I just learned about the delightful speech-to-song illusion

The fact that you can write it as music indicates to me that the tones aren’t illusionary:


They have a recording of other people trying to exactly replicate the phrase, having heard it only once; the effect disappears with at least some of the recordings. But that just means that it might take repeated listening for the tonality to be obvious (and once you notice, you can’t ignore it). Which I think is the case, as listening to the other people’s recordings of the phrase, repeating each person’s version over and over, I hear completely different sets of tones for different people’s readings.

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It certainly does; you just have inherent bias, of course =).

That audio clip makes me want to smack the record player =p.

I found this whilst looking for the “fall has fell” bit so I could loop it ten times to see if this illusion presented itself. Then I noticed the name of that voice, and just gave up on believing anything is real anymore.


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Ooh, I’d forgotten about that one - been ages since I’d listened to it. I did, however, think of It’s Gonna Rain and Come Out immediately when I read the post.


Nick “Pogo” Bertke (I know, I know) notably used the inherent tonal quality of language to devise his songs, listening for snatches or phrases that resembled notes. Example: https://www.youtube.com/watch?v=jdoHJczLjP4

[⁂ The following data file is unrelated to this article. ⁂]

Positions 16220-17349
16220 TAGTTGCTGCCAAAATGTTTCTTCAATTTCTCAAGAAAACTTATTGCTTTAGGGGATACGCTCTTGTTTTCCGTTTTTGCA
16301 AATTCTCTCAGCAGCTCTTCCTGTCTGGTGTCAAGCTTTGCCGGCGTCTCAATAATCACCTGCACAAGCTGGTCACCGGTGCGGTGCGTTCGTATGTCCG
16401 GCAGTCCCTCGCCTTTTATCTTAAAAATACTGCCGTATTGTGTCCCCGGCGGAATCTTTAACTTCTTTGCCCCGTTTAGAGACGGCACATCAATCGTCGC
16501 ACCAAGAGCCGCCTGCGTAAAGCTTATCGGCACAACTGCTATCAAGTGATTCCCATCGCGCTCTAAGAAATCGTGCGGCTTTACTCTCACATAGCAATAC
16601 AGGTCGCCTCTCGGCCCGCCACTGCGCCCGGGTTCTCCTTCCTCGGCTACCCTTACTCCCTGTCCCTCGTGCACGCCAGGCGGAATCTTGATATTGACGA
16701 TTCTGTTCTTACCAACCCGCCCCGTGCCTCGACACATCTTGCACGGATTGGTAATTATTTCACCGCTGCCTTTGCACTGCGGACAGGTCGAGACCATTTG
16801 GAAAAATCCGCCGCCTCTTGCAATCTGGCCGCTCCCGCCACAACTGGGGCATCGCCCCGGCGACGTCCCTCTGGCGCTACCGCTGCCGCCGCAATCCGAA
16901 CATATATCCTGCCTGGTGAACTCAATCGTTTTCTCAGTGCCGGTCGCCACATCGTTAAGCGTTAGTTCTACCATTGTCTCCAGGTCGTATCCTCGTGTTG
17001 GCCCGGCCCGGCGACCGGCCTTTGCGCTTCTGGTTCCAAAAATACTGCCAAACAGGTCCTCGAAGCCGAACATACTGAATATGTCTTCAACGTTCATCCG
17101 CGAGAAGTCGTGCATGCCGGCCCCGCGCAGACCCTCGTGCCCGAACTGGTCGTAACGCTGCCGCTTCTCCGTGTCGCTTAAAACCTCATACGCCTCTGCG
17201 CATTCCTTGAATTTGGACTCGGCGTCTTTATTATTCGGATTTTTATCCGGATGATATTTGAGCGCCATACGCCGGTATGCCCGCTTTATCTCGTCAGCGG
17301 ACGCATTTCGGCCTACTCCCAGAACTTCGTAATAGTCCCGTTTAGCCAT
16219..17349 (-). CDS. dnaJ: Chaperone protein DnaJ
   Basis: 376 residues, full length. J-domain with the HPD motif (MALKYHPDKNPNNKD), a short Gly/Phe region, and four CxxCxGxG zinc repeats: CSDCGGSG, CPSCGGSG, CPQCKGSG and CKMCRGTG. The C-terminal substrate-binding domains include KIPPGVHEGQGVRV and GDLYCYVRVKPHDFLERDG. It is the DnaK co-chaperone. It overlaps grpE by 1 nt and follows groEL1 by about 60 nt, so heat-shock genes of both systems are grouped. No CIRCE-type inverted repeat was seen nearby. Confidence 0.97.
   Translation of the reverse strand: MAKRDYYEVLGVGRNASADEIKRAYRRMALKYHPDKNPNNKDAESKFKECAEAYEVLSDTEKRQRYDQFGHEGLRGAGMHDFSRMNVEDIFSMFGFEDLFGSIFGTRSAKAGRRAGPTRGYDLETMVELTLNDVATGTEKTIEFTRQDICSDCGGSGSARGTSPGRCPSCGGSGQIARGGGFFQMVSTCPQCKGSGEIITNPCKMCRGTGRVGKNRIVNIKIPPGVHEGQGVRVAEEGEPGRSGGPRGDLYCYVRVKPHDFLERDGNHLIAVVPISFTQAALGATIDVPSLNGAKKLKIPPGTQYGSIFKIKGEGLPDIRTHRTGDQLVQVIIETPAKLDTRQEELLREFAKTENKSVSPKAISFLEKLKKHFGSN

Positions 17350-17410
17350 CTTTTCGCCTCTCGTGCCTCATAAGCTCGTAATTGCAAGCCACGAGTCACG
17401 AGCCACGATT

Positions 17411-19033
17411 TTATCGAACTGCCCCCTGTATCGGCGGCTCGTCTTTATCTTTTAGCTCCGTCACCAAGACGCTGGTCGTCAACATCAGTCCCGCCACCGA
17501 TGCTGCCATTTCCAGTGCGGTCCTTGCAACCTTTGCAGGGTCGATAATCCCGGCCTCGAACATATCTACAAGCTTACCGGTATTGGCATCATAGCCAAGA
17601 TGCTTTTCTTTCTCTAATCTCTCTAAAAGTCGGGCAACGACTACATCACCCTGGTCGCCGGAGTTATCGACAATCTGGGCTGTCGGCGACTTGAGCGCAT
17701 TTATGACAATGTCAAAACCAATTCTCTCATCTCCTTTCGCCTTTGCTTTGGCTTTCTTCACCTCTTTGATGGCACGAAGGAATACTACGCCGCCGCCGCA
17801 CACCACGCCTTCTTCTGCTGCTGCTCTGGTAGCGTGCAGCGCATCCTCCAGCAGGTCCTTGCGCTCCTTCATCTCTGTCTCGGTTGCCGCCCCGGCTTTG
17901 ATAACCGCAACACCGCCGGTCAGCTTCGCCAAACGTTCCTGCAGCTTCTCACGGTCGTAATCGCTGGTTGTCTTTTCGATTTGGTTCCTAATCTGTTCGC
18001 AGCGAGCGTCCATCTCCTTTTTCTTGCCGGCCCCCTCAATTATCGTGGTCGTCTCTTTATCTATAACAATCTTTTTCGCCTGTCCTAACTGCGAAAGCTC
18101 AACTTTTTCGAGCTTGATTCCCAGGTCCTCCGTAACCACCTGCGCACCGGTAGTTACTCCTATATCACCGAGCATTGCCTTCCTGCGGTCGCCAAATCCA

I first noticed this quality when I was a kid, because I repeat snatches of phrases like a parrot (when I’m alone), often until only the tones make any sense.


Isn’t this just what poetry is? Writing phrases that can have lyrical, rhythmic, even tonal expressions?
Not really so much an illusion than, you know, language.


Perhaps sounds basic to you, but that’s actually a great insight to me @johnherren. Meter, rhythym, pitch, articulation. Any recommended resources for learning how to get better at those in everyday life?


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Beethoven creates a similar illusion through repetition in the first movement of the 7th symphony, at a particular resolution of a progression… At first, it is resolved to a single tone. But this one tone is sustained and repeated for SO LONG that eventually, all by itself (still just one tone), it transforms into a dominant far before we ever hear the notes that become the next actual chord played.

Go ahead and try this at home- just repeat one tone over and over like it’s important. It will end up functioning like a dominant chord that needs to be resolved.

4:00 in this video

Sing, alone or accompanied only by other voices, every day.

It’s at 3:00 here, with the bonus of getting to watch the conductor shake his face

That makes a lot of sense yes. Advice on beginner singing resources?

That makes a lot of sense yes. Advice on beginner singing resources?

Sorry I don’t meant to be cheeky (something something Royal Concertgebouw conductor joke here) but it sounds like you are asking for names of books, videos etc., things to look at or listen to, and inspire thinking about singing?

Fair point MQ. I guess I figure the topic is interesting to me but maybe I only want to spend 5-20 hours with it to see if I like it. As such, not looking for tons of books but rather an aggressive preview, something like that, if you have thoughts…

Nothing wrong with reading. Everybody has an inner child- how about the book “Teaching Kids to Sing” by Ken Phillips?

I think good songwriting consciously or subconsciously takes advantage of this phenomenon. You can write melodies and rhythms that have the emotional impact of the way people speak. You can make a melody sound questioning or angry or sad or joyful. And of course the tempo and rhythm can feel excited or depressed.

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